Working | Attire

Dress appropriately on the job

Recently, I attended a business-related workshop where the dress code was listed as "nice business casual." I saw everything from formal business attire (suits) to jeans, cutoffs and T-shirts. I heard several people commenting about how confusing today's dress code has gotten. I had to agree with this; it seems we are seeing all kinds of dress (or undress) at work these days. • Even if the standards have gotten more relaxed over the years, people still think a person's clothes send a signal about his or her professionalism, which impacts the reputation of the company. • In general, clothes should be clean, unwrinkled and look professional. Your clothes should have a good fit and anything too revealing is definitely inappropriate. Err on the side of being more conservative. Joyce E.A. Russell, special to the Washington Post

Hats: Usually hats and ball caps are seen as inappropriate in the office. This doesn't include head covers worn for religious purposes.

Footwear: Dress heels, deck-type shoes, loafers, flats, dress boots and walking shoes are usually considered appropriate. What are often inappropriate are flip-flops, slippers, hiking boots, sneakers and overly flashy athletic shoes. Key to remember: Shoes should be clean and polished (not scuffed).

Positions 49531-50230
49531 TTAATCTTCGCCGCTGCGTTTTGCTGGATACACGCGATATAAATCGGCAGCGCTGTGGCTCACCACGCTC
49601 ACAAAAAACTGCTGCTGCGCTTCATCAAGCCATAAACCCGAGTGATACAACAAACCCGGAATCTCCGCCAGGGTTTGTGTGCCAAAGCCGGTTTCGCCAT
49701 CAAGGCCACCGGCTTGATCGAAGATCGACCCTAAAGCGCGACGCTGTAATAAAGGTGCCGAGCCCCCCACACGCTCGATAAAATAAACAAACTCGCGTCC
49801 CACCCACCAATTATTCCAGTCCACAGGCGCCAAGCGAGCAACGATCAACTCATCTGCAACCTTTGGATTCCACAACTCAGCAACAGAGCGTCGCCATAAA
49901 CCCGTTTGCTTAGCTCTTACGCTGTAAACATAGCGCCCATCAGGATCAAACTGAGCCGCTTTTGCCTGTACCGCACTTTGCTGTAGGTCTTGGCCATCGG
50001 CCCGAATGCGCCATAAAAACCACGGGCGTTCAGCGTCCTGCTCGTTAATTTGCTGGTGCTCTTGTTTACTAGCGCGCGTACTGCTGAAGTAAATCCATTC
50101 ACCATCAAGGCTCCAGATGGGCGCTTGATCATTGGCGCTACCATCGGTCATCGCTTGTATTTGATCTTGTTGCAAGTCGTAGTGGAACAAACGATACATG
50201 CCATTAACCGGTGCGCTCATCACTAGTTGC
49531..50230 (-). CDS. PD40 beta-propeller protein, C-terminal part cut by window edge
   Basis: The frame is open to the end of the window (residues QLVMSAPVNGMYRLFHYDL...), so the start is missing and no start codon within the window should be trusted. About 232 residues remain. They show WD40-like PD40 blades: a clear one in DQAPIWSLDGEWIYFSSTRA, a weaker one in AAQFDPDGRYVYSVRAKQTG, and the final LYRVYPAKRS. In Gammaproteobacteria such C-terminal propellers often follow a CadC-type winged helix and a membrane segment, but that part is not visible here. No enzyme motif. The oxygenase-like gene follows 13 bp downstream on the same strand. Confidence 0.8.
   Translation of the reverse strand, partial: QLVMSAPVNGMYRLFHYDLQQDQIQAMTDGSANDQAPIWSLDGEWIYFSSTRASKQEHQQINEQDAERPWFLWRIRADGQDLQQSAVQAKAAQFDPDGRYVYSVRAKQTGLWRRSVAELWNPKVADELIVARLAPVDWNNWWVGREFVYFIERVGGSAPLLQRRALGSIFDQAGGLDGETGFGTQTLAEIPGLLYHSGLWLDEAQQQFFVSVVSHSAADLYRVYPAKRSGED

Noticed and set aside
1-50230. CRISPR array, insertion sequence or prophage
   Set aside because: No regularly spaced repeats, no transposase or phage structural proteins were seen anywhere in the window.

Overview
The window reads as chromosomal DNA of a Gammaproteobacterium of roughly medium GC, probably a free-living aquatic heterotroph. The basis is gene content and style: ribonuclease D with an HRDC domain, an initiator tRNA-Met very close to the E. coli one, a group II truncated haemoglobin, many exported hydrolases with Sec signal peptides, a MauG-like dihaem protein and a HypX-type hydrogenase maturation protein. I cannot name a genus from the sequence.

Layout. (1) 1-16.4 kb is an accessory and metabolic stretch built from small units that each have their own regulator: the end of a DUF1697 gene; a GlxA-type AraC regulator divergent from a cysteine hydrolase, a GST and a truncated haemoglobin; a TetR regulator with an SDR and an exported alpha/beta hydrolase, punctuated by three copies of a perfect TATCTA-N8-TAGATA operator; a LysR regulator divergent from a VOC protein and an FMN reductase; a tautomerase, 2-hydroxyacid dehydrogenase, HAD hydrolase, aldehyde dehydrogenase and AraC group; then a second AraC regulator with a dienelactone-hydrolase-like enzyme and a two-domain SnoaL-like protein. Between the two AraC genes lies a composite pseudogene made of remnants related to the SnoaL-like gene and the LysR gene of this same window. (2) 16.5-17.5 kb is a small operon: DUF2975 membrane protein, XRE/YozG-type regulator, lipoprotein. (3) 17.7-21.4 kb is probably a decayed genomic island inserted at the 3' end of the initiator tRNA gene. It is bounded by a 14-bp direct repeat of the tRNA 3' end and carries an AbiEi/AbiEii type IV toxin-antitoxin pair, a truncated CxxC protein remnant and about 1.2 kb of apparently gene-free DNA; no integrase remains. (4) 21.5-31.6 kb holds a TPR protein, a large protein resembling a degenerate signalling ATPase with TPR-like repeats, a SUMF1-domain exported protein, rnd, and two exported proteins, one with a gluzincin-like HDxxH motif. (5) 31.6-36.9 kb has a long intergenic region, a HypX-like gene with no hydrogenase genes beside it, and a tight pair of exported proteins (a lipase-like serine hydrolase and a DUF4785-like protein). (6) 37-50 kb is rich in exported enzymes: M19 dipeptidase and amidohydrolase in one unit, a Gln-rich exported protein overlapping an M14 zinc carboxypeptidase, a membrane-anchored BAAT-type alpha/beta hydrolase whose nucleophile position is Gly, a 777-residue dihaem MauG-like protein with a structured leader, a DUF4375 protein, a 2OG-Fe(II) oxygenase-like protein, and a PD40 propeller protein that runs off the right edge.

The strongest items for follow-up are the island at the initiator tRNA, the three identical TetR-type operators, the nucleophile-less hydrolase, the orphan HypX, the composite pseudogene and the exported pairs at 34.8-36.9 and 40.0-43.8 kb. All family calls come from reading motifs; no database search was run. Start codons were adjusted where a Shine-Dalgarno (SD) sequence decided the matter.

Slacks, pants and suit pants: Generally those slacks that are wool, flannel, corduroy, linen, cotton (such as khakis) or nice-looking capris (for women) are acceptable. Inappropriate: jeans, sweat pants, leather pants, cargo pants, short shorts, leggings, biking shorts, exercise pants and overalls.

Skirts, dresses and skirted suits: Casual dresses and skirts of a length that let you sit comfortably in public are fine (usually skirts should fall to the knee). Short, tight skirts, miniskirts, beach or sun dresses and spaghetti-strap dresses are inappropriate for the office.

Shirts, tops, jackets and blouses: Usually casual button-down oxford shirts, dress shirts, sweaters or golf shirts are seen as acceptable at work. Inappropriate tops: tank tops, midriff tops, halter tops or shirts with offensive graphics (logos, pictures, slogans) or sweat shirts. Basic white and chambray are good colors. For women, sweater sets are also fine.

Accessories (jewelry, makeup, perfume or cologne, scarves, belts): Accessories should be conservative and in good taste. Wear perfume and cologne sparingly since some people are allergic.

Joyce E.A. Russell is the director of the Executive Coaching and Leadership Development Program at the University of Maryland's Robert H. Smith School of Business. She is a licensed industrial and organizational psychologist and has more than 25 years of experience coaching executives and consulting on leadership, negotiations and career management.

Dress appropriately on the job 11/25/10 [Last modified: Monday, November 7, 2011 1:24pm]

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